New collaborative practices mean rethinking the internal organisation of companies

The Digital Transformation has a real impact on the world of business

All large French companies today consider themselves to be engaged in digital transformation. According to Gartner, by 2020, 75% of businesses will be or will be on track to becoming digital enterprises and all of them are working on what is referred to as their customer experience. This is clearly a major component of digital transformation. New digital tools dramatically alter the relationship between a company and its customers and the availability of mobile applications enables greater connections between customers and their external partners. This digital transformation means seriously rethinking the internal operations of companies, forcing managers and employees alike to create new business models, departing from the norm for their market and breaking with established habits, which is no doubt the greatest challenge.  Although it seems quite paradoxical, I believe the biggest obstacle is not competition, nor technology, but the internal barriers and companies’ unresponsiveness to change.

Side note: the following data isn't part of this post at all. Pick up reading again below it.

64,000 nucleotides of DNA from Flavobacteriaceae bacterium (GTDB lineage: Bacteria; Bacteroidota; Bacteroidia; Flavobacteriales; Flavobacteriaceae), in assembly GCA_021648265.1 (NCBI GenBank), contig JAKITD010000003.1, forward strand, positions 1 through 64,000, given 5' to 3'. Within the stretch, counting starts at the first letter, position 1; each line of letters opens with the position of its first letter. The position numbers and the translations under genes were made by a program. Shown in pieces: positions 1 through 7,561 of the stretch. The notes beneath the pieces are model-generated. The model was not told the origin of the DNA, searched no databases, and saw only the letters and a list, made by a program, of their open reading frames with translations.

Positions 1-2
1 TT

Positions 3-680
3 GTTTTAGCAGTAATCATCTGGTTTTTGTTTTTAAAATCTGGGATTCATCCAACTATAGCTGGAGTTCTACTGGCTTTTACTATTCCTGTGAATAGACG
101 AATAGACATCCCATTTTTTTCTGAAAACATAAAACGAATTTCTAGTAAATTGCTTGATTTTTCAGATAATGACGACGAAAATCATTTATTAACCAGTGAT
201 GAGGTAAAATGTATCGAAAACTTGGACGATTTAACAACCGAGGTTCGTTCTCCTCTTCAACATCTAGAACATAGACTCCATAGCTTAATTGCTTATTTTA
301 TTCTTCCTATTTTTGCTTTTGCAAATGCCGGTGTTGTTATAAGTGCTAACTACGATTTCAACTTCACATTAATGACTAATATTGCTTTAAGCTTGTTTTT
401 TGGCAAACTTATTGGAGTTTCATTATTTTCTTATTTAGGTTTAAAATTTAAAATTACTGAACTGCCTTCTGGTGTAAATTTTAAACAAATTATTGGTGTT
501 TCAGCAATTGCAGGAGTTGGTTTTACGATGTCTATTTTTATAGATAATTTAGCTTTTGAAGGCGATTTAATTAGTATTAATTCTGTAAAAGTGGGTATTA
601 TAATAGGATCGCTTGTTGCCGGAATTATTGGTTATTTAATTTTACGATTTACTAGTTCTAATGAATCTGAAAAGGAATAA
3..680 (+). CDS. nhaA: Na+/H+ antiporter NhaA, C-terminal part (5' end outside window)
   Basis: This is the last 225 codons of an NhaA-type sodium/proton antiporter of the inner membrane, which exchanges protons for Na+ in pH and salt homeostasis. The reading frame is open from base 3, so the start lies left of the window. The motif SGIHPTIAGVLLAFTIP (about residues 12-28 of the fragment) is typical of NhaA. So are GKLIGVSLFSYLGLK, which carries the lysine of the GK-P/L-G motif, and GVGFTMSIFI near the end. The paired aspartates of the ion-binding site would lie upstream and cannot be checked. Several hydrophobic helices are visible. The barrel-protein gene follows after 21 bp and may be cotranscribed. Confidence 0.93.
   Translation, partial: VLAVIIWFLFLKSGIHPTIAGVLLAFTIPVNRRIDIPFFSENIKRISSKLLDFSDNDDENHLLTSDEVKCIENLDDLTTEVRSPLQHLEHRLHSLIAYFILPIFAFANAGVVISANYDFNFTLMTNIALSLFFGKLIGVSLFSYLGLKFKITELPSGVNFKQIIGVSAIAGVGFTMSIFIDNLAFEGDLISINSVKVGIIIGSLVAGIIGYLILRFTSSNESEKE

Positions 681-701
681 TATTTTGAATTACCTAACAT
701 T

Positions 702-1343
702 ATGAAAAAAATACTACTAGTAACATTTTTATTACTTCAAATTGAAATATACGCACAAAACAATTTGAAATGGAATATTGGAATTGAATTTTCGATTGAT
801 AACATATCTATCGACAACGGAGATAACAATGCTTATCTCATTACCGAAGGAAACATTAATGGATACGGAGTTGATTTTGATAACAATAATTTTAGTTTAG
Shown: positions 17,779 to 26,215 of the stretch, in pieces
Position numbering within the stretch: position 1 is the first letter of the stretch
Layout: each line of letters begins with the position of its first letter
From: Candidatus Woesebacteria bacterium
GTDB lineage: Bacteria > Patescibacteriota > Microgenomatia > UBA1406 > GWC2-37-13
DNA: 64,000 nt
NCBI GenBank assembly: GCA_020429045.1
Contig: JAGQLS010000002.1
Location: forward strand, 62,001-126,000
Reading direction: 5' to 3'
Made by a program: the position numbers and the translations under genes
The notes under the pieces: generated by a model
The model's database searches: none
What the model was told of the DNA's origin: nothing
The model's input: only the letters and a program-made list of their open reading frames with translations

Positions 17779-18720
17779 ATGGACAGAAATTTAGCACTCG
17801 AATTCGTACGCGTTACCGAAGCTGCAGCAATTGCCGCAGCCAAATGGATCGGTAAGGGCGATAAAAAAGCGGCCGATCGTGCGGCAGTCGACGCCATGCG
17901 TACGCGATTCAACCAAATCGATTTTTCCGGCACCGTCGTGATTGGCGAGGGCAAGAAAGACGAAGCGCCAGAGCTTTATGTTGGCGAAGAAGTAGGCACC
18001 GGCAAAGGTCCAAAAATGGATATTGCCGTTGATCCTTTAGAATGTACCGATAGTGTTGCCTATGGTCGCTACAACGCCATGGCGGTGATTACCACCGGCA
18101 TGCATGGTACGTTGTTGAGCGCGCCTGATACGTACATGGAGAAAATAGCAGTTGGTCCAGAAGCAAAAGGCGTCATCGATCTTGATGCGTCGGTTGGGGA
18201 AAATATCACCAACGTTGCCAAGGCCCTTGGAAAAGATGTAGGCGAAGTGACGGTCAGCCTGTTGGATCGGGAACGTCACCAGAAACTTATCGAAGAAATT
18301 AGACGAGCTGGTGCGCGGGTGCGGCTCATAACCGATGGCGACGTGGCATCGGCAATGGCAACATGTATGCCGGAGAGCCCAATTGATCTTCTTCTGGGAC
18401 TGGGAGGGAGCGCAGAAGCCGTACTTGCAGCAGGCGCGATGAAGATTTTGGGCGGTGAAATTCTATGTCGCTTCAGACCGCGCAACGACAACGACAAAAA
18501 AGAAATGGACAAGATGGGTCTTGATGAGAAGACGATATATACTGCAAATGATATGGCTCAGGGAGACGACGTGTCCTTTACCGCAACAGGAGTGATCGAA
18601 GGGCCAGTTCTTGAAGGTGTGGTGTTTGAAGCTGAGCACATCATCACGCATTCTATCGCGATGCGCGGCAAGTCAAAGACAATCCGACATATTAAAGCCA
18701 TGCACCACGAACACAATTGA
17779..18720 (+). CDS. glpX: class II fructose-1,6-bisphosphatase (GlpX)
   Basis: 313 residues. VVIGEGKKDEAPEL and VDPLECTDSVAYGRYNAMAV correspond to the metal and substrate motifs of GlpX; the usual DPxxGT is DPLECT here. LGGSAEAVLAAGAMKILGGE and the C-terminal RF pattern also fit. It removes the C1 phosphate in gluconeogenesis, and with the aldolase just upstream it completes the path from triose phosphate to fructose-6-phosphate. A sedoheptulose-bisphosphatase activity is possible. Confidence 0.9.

The role of management is decisive in such a change becoming a successful one, and new ideas must be instilled into every echelon of the organisation, from boards of directors, to all operational teams.


The role technology plays in this transformation of management styles

Work methods need to evolve to incorporate greater flexibility and responsiveness into team management. Management by projects must be facilitated, and technology has a key role to play in this transformation. It’s crucial to provide the tools which make this collaborative work a possibility because it’s not just about improving the flow of internal exchanges, but also allowing teams to work as part of a true ecosystem which encompasses the company’s partners, and its customers. Being contactable around the clock through a multitude of platforms is a start, but to really stimulate exchanges, we also have to leave behind communication tools as we knew them a decade or so ago. Company-wide collaboration has replaced the role of employees at the centre of their organisation and liberates that company’s true potential. Companies must develop their ability to stimulate the creativity of each employee.


New opportunities for companies